Is paid media important? The idea of a media partner has changed. In the past, media companies were willing to be a media partner and your entity would receive certain amounts of coverage, including some prime hour coverage. That coverage under the control of the media partner – they determine the time, amount, and locations. How does that help you meet your goals and drive your message? In some instances, it may not. Therefore, it is wise to consider some paid advertising. This puts you in the driver seat to determine the message, when it is placed, and where it is placed. These decisions should be based on your goals and objectives to reach and grow your constituent base. Many media partners are now looking for “pay to play.” In order to have a full rounded media partnership, you might need to pay for some advertising to get additional spots, more coverage or perhaps event some promotional activities at the festival or event.
In addition, utilizing all types of media platforms are important. It is not a one type fix to build that audience and engagement. People are creatures of habit and they obtain information in a variety of ways. It can be via radio, television, social media, or seeing a billboard while driving (or sitting in traffic). Knowing your target market can help determine the best platforms and media outlets. As community builders, it is important to include all types of media to inform and engage everyone in your target market. What makes festivals and events incredible is that it should be a way to involve the entire community in a celebration in some way. The celebration is not for a certain few – it should be open to anyone with the interest and excitement. The programming at the festival is a way to segment and engage various members of the community. In addition, as new people come to the community, they are unaware of the festival and tradition and should be included. Communities are living and breathing organisms and without engaging new people, the festival can become stagnant and the audience diminish. It is important to consider where the new audience will come from, especially since people do get older.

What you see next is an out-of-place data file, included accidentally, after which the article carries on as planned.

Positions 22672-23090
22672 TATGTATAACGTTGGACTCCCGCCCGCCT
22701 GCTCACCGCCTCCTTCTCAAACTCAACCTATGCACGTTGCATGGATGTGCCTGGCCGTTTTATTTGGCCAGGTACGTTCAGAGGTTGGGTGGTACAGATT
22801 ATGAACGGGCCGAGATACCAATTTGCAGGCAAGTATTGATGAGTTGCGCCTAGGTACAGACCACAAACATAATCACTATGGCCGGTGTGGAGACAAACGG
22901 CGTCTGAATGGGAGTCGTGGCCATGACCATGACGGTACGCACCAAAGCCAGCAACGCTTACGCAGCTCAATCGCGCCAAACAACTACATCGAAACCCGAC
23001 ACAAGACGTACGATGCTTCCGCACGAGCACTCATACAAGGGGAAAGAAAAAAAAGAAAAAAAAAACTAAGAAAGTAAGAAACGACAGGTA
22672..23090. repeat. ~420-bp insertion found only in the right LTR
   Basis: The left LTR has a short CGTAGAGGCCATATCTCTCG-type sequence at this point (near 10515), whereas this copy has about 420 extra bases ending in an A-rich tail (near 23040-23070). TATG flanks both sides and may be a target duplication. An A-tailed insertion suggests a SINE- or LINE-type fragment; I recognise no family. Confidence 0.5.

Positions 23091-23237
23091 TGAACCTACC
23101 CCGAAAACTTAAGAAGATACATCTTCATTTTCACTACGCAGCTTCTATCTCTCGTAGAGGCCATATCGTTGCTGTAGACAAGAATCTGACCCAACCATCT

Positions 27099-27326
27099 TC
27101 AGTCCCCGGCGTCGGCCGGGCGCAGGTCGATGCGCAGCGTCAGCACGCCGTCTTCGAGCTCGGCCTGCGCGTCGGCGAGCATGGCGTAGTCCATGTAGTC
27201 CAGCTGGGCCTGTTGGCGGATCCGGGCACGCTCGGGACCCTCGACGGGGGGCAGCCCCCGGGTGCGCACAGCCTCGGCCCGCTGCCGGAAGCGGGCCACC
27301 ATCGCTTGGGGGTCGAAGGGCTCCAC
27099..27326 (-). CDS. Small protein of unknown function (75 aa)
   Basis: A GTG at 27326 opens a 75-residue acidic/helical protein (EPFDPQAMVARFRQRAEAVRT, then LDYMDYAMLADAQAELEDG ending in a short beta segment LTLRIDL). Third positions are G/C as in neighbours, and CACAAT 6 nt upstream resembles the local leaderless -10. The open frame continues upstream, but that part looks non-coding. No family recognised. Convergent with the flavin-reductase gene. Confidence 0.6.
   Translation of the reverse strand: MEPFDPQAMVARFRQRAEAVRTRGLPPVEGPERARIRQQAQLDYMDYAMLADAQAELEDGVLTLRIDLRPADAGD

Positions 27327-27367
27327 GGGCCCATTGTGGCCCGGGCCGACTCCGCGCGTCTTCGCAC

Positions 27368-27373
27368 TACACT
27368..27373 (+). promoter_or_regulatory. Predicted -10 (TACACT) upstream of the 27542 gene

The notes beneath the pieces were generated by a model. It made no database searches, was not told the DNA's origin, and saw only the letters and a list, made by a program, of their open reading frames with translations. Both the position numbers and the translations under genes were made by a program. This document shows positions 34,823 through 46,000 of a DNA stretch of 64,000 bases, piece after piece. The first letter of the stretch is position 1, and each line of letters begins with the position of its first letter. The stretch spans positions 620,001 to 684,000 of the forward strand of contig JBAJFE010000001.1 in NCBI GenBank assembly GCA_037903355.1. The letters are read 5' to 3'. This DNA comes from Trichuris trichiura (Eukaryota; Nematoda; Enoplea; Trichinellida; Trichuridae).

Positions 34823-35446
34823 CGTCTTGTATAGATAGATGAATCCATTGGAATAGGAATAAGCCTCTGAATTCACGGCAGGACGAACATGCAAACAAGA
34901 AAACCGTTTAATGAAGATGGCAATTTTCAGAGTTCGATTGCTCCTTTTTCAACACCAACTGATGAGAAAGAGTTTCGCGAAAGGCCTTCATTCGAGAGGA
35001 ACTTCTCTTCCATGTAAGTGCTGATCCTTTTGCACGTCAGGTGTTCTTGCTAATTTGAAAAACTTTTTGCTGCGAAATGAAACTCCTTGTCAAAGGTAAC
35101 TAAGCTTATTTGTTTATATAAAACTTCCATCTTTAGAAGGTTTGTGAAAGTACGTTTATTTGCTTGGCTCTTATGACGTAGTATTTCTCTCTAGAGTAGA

Building audience is one important aspect since it is also a financial driver for the organization in regards to ticket and merchandise sales and also as potential donors for philanthropic programs to increase your impact and outreach. It helps the volunteer program and could lead to future board members. Media is important and also affects sponsorships. Everything ties together… all boats rise with the tide.
Sponsorships are now more than having a company give money and you place their logos on items or at the event. Companies and organization want to engage with your audience in person and through various forms of media. Everyone is competing for sponsor dollars and companies do pay attention to what you are doing in local, regional, and national media. With sponsor packages, many companies now give the package to their advertising agency to determine the value and if it is a good partnership opportunity. Companies have taken a more business approach to sponsorship – it is no longer doing something good for the community. As festival/event and even nonprofit executives, we must also think in that space.